COT students prepare for a future led by artificial intelligence

Two EMU students in the College of Technology Robotics lab work the controls of yellow robotic arms.

There’s no turning back—artificial intelligence is having an ever-increasing impact on our society.

For evidence, look no further than Sophia, the human-like robot that in 2017 conversed with Jimmy Fallon on the Tonight Show and debated the future of humanity with a humanoid resembling Albert Einstein.

Researchers are predicting a future that involves robots that sense, comprehend and act—either to complement human activities or replace humans altogether. Eastern’s College of Technology (COT) is taking steps to prepare students for that not-too-distant future by putting them on the path toward mastering artificial intelligence.

The COT recently purchased five Robots for Education, built by FANUC Corporation of Japan, for use in Introduction to Engineering Technology (ET100) courses. As a complement to the robots, FANUC America provided a gift-in-kind to the College of Technology that includes a Certified Instructor Training Tool Kit and a Comprehensive Education Package. This in-kind donation was valued at nearly $400,000.

The educational robots are small-scale versions of similar robots used in diverse industries, from automotive to aerospace.

“The robots use vacuum grippers to hold objects like welders or spray painters—anything you’d find in an assembly line or warehouse setting,” says Al Tessmer, part-time lecturer in Technology Studies and robotics instructor at EMU. “These robots are very versatile and can perform human-like tasks.”

The educational robots can only hold objects up to 2.2 pounds. But they use sensors to perform activities like those of their full-size counterparts. The students manipulate the robots’ movements using hand-held programmable logic controllers.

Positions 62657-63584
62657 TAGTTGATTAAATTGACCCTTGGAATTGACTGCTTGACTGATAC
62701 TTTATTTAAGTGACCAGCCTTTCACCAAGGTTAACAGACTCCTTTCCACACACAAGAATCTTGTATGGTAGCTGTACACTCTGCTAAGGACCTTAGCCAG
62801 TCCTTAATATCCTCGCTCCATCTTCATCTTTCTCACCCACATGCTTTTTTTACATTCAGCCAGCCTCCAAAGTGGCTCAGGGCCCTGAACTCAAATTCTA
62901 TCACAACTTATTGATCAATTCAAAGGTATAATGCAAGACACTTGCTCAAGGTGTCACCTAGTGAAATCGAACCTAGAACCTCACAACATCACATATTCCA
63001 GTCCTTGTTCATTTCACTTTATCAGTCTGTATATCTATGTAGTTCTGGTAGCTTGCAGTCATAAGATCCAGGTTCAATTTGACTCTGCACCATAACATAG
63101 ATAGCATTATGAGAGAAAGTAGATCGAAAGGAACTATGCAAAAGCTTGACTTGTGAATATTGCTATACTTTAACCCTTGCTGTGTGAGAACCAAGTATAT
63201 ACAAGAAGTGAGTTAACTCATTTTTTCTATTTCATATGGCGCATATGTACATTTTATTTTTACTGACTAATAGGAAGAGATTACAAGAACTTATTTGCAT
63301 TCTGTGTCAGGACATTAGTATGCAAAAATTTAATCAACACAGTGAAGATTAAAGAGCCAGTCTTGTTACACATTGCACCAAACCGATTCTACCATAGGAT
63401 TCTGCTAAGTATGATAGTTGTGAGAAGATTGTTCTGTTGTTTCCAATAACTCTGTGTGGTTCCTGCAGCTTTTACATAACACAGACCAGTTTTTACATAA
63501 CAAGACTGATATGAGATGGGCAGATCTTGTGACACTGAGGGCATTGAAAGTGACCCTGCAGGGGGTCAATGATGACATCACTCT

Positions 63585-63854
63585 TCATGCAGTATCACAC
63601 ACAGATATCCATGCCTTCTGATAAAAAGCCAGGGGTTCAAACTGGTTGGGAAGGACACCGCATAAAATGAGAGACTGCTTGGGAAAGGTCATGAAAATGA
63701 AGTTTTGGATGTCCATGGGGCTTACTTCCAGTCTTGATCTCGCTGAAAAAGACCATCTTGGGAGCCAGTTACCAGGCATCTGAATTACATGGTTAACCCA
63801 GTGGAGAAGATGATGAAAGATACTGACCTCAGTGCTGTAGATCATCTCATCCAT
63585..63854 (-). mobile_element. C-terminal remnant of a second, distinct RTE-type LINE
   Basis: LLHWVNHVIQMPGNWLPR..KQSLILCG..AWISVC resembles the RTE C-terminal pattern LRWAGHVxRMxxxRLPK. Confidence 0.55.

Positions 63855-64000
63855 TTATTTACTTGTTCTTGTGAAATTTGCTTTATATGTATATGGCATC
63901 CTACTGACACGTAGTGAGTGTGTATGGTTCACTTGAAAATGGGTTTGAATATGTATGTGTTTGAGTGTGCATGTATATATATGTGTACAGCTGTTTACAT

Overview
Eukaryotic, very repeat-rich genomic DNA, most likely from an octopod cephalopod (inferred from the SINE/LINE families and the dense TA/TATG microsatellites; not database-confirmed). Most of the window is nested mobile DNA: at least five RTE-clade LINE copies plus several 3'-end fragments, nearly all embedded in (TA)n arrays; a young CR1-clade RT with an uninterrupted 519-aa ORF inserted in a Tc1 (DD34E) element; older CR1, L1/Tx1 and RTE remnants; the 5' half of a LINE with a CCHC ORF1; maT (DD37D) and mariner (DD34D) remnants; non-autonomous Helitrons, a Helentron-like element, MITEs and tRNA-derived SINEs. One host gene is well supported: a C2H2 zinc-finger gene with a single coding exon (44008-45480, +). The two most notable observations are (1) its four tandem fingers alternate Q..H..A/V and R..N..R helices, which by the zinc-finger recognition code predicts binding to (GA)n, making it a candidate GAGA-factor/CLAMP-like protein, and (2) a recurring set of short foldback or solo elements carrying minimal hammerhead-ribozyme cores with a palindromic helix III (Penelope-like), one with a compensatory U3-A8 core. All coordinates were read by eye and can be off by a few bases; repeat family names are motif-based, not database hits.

“These robots are very complex machines,” Tessmer says. “It takes a lot of knowledge to operate them properly and there’s a lot that can go wrong if you don't receive the proper training. So our students are learning patience, diligence and problem-solving. They’re using their electrical engineering and computer science skills to understand why a robot won’t follow the code written for a certain behavior, for example.”

The students are also working with Tessmer to write a training manual for the robots.

“There are many translation errors in the FANUC user manuals,” Tessmer says. “The students are working with me to provide feedback to the company. We’ll also publish a training manual for classroom use. Eleven students will be cited as authors.”

As a byproduct of creating the manual and developing their engineering and computer science skills, students are also learning how to share what they learn with their peers, acting almost as assistant instructors.

“Students need to transition from being consumers of knowledge to producers of knowledge,” Tessmer says. “As they approach different challenges in artificial intelligence, they’ll discover things to share with faculty and fellow students. But students also need to explain what they’ve learned in ways so others can learn from them.

“These skills will serve our students well in the workplace. Robots are the future, and we have to prepare for that by transforming from a manufacturing to an information economy. No company can afford to bring someone aboard to use this highly technical equipment if they can’t share what they learn. Artificial intelligence isn’t just about pushing buttons on a computer.”

Students can apply their robotics skills to careers all over the world that involve artificial intelligence, Tessmer says.

“Robots may be taking the place of people,” he says. “But if students are willing to learn robotics, there will be plenty of jobs in making, maintaining, repairing and controlling them.”

COT faculty and students are sharing their robotics capabilities with the community through a series of open house workshops. These free demonstrations take place on Tuesdays and Thursdays from 6-8 p.m. in Sill Hall. For more information, call 313.682.7848.

About Eastern Michigan University

Founded in 1849, Eastern is the second oldest public university in Michigan. It currently serves 20,000 students pursuing undergraduate, graduate, specialist, doctoral and certificate degrees in the arts, sciences and professions. In all, more than 300 majors, minors and concentrations are delivered through the University's Colleges of Arts and Sciences; Business; Education; Health and Human Services; Technology, and its graduate school. EMU is regularly recognized by national publications for its excellence, diversity, and commitment to applied education. For more information about Eastern Michigan University, visit the University website.

September 18, 2018

Written by:
Jeff Samoray

Darcy Gifford